School of Science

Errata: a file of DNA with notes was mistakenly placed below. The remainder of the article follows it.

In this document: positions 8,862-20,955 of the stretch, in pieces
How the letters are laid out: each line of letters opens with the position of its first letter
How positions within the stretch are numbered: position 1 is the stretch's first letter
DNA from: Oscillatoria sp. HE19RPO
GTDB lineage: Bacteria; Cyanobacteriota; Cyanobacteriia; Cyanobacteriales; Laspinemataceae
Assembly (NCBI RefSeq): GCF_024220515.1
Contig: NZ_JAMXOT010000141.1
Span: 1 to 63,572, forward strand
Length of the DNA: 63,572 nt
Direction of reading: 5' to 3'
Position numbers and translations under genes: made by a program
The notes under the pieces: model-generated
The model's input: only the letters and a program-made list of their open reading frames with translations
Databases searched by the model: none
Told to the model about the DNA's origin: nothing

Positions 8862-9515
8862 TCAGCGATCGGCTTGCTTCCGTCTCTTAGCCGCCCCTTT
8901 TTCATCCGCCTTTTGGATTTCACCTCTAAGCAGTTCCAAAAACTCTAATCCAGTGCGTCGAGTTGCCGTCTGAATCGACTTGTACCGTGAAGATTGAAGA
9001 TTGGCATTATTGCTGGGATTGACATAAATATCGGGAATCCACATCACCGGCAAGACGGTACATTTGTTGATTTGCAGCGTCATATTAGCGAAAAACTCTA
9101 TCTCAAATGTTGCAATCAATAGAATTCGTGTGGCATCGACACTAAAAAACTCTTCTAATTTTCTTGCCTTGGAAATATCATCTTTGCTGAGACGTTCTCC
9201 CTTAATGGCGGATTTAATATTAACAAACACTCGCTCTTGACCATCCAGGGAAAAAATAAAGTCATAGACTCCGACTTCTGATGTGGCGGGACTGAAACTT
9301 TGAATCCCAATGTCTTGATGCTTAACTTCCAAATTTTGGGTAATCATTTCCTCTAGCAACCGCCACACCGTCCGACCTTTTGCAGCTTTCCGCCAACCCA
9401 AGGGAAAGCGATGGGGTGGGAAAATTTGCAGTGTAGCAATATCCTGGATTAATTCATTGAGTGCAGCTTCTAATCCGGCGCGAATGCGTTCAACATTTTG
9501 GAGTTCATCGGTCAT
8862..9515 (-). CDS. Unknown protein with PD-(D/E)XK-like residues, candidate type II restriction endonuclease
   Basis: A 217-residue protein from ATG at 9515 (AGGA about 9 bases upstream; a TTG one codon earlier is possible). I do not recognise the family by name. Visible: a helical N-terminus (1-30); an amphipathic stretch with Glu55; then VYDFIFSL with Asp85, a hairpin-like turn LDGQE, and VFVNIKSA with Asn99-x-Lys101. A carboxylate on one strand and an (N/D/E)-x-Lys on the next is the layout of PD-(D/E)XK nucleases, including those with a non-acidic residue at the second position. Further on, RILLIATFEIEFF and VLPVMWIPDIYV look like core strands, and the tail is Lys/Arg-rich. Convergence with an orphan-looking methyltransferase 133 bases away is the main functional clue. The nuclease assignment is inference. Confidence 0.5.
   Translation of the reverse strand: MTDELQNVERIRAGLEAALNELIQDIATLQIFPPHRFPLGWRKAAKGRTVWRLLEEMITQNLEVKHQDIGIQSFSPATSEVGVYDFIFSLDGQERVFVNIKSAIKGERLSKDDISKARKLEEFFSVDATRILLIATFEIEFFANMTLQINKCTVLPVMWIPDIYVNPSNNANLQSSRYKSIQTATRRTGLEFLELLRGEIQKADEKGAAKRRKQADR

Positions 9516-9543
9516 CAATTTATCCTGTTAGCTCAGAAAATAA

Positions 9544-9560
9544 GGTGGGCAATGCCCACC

Creating xeric landscapes in lawns and prairies is a significant challenge and practical need in arid urban environments. This study examined the drought resistance of some C4 grass species for constructing urban lawns and prairies. A factorial experiment based on randomized complete block designs with four replications was conducted. Experimental treatments were two irrigation levels (100% and 50% Field Capacity (FC)) and five warm-season grass species (Andropogon gerardii Vitman, Sorghastrum nutans (L.) Nash, Panicum virgatum L., Schizachyrium scoparium (Michx.) Nash, and Bouteloua curtipendula (Michx.) Torr.). The effects of drought on physiological, morphological, and qualitative characteristics of the grass species were analyzed. Drought conditions induced a decrease in all the measured traits. However, fewer physiological, morphological, and qualitative characteristics were affected by drought stress on Andropogon gerardii, Schizachyrium scoparium, and Bouteloua curtipendula, compared to the other two species. Overall, warm-season grasses of Andropogon gerardii, Schizachyrium scoparium, and Bouteloua curtipendula, had greater adaptability to drought stress, making them promising C4 grass species for prairie or lawn landscaping in arid urban environments. Landscape professionals and decision-makers should consider using Andropogon gerardii, Schizachyrium scoparium, and Bouteloua curtipendula, as these were the most resilient grass species for drought-tolerant prairie landscaping schemes. Sorghastrum nutans and Panicum virgatum may be used as a second priority if a more diverse variety of grasses is required for drought-resilient prairie or lawn landscaping in arid cities.
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